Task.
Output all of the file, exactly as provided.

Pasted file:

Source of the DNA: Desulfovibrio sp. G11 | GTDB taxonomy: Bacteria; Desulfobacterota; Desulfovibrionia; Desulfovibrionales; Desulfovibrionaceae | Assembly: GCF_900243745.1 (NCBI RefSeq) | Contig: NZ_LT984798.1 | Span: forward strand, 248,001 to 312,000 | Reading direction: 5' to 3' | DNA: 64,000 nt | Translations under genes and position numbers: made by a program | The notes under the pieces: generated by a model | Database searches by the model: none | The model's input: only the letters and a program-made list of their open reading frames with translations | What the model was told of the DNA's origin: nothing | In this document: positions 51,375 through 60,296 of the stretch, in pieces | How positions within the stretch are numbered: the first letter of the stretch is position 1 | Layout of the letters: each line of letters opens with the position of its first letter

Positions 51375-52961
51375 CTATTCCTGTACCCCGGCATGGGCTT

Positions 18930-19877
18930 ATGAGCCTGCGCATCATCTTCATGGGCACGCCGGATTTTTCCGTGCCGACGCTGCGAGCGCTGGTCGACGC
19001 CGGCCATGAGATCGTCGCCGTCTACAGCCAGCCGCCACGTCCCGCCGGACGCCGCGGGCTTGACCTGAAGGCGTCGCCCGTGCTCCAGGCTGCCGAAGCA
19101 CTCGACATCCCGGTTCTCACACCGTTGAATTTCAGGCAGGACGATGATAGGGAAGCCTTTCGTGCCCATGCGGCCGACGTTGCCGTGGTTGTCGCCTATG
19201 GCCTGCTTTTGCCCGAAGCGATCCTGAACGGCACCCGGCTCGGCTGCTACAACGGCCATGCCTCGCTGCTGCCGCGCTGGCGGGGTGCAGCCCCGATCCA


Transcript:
Source of the DNA: Desulfovibrio sp. G11 | GTDB taxonomy: Bacteria; Desulfobacterota; Desulfovibrionia; Desulfovibrionales; Desulfovibrionaceae | Assembly: GCF_900243745.1 (NCBI RefSeq) | Contig: NZ_LT984798.1 | Span: forward strand, 248,001 to 312,000 | Reading direction: 5' to 3' | DNA: 64,000 nt | Translations under genes and position numbers: made by a program | The notes under the pieces: generated by a model | Database searches by the model: none | The model's input: only the letters and a program-made list of their open reading frames with translations | What the model was told of the DNA's origin: nothing | In this document: positions 51,375 through 60,296 of the stretch, in pieces | How positions within the stretch are numbered: the first letter of the stretch is position 1 | Layout of the letters: each line of letters opens with the position of its first letter

Positions 51375-52961
51375 CTATTCCTGTACCCCGGCATGGGCTT

Positions 18930-19877
18930 ATGAGCCTGCGCATCATCTTCATGGGCACGCCGGATTTTTCCGTGCCGACGCTGCGAGCGCTGGTCGACGC
19001 CGGCCATGAGATCGTCGCCGTCTACAGCCAGCCGCCACGTCCCGCCGGACGCCGCGGGCTTGACCTGAAGGCGTCGCCCGTGCTCCAGGCTGCCGAAGCA
19101 CTCGACATCCCGGTTCTCACACCGTTGAATTTCAGGCAGGACGATGATAGGGAAGCCTTTCGTGCCCATGCGGCCGACGTTGCCGTGGTTGTCGCCTATG
19201 GCCTGCTTTTGCCCGAAGCGATCCTGAACGGCACCCGGCTCGGCTGCTACAACGGCCATGCCTCGCTGCTGCCGCGCTGGCGGGGTGCAGCCCCGATCCA